Facebook Schools MOOCs on Engagement

Opinion | MOOCs

Facebook Schools MOOCs on Engagement

By Jason Schmitt     May 19, 2016

Facebook Schools MOOCs on Engagement

If MOOCs want to build student engagement, they may want to take a lesson from Facebook.

That’s the takeaway from a recent study by researchers at Pennsylvania State University and Pacific Northwest National Laboratory, who found students favor using Facebook groups over MOOC forums in part because they have more positive interactions on the social media site and feel a stronger sense of community there. Trust plays a role; on Facebook the students tended to use their “real” names and could see one another’s profiles.

Researchers at Pennsylvania State University and Pacific Northwest National Laboratory analyzed data on student use of forums for three MOOCs from Coursera and course-related Facebook groups, and interviewed instructors and a dozen students. The research was presented at the ACM conference on Learning at Scale.

The upshot: “Although there were more people enrolled and more posts shared in Coursera relative to the smaller group of people who joined the Facebook groups, when it comes to user engagement, Facebook was a more attractive place for them to stay actively and longer,” the authors report. Interviews with students suggested that Facebook groups were more convenient to use, fostered greater collaboration, and made them feel closer to their instructors.

On MOOC forums, “they feel they don’t get attention, don’t get replies,” says Saijing Zheng, lead researcher of the study and now a research scientist at Microsoft. Some students introduced themselves on the forums only to hit a wall of silence.

The lack of responses might not simply be driven by MOOC users neglecting one another, but by the difficulty they have finding the conversations in the first place. Students considered Facebook posts better organized.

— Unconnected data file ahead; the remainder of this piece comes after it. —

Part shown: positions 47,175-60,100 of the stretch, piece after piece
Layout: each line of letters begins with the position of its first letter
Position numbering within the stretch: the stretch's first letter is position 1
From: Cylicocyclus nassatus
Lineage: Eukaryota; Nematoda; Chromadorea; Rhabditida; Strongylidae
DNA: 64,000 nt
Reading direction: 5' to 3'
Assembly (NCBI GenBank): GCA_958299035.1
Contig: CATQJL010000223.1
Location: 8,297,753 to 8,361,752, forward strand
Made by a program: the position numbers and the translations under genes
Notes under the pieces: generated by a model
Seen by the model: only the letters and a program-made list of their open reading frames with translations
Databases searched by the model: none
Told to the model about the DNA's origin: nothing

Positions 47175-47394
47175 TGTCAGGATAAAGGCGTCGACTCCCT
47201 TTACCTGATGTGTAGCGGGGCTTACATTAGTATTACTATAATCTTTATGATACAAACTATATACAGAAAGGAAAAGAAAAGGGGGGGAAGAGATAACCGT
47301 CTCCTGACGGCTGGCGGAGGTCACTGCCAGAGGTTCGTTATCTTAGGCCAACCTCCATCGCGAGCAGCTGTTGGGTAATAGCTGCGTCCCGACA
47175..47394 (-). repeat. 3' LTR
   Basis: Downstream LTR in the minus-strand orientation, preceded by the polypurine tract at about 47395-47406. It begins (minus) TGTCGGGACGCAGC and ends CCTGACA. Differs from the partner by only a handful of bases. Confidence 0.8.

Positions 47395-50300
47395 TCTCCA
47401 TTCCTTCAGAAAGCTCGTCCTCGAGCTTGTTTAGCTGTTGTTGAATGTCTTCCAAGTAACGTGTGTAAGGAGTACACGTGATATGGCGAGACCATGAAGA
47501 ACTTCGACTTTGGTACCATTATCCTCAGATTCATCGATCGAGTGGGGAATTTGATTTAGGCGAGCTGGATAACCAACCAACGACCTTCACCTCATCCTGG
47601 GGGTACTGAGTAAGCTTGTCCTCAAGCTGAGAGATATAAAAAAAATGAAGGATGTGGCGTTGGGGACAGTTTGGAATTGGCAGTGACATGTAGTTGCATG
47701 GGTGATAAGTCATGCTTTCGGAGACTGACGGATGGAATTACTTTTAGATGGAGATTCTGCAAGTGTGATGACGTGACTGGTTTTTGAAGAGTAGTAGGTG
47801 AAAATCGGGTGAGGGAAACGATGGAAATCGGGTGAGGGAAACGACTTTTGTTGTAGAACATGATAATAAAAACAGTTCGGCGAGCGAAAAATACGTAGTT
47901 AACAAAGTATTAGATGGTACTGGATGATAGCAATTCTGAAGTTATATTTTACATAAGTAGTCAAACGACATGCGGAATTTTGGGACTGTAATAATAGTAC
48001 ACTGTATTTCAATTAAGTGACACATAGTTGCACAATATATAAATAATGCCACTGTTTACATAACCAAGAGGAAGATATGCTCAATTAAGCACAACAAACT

“On the Coursera discussion forum, anyone can start a thread...The information overload is very severe, it is unorganized, and you can’t guaranty the quality,” Zheng says.

Not Your Parents’ MOOC

Why might MOOC forums lag in elements that foster engagement? Lou Pugliese, managing director of the Action Lab at Arizona State University (ASU) and the former CEO of Blackboard, points out that student retention and accountability weren’t MOOCs’ original mandate.

“The challenge with the MOOC environment was that it was highly experimental to see if it could disrupt a current system,” Pugliese says. “Coursera, edX and all the platforms were basically designed for a very one dimensional learning experience. ‘If you want to do this and complete this course it’s your choice’—and we designed it that way. So now what we have to do is insert these third-party web service applications and make it more than it is, which is a real problem because it is hard.”

Regardless of MOOCs’ original focus on education for education’s sake, we are seeing their infrastructure grow and mature, and, recently, raid the mainstream higher education markets in a classic case of disruption. The Global Freshman Academy, a partnership between MOOC-provider edX and ASU is bringing MOOC courses into an accredited pathway with credit available for first-year classes. OpenClassrooms, a French MOOC platform, offers degrees recognized by the French State, and Topica Edtech Group of Southeast Asia has partnered Coursera in a deal that will allow Vinh University in Vietnam to recognize credits from any of Coursera’s online courses.

“The credit cohort gets extra services that cost money,” says edX CEO Anant Agarwal. “What technology has done is it has given us education at virtually zero marginal cost… When something is nearly zero marginal cost you make that for free. But when something is not zero marginal cost, like mentorship, advising or hand grading, you provide them for those that are paying for it.”

Beyond the for-credit model, the MOOC curriculum in its broadest sense needs to evolve to include more effective student-to-student engagement. If MOOCs don’t evolve their social forums, it appears the status quo of Facebook will fill the void. But two platforms create holes, and holes lose information. It would be a shame to see great ideas continue to fall in the cracks between two separate platforms instead of fueling our cumulative growth.

Jason Schmitt (@jason_schmitt) is a writer, professor and regular contributor to the Huffington Post in the education technology space.

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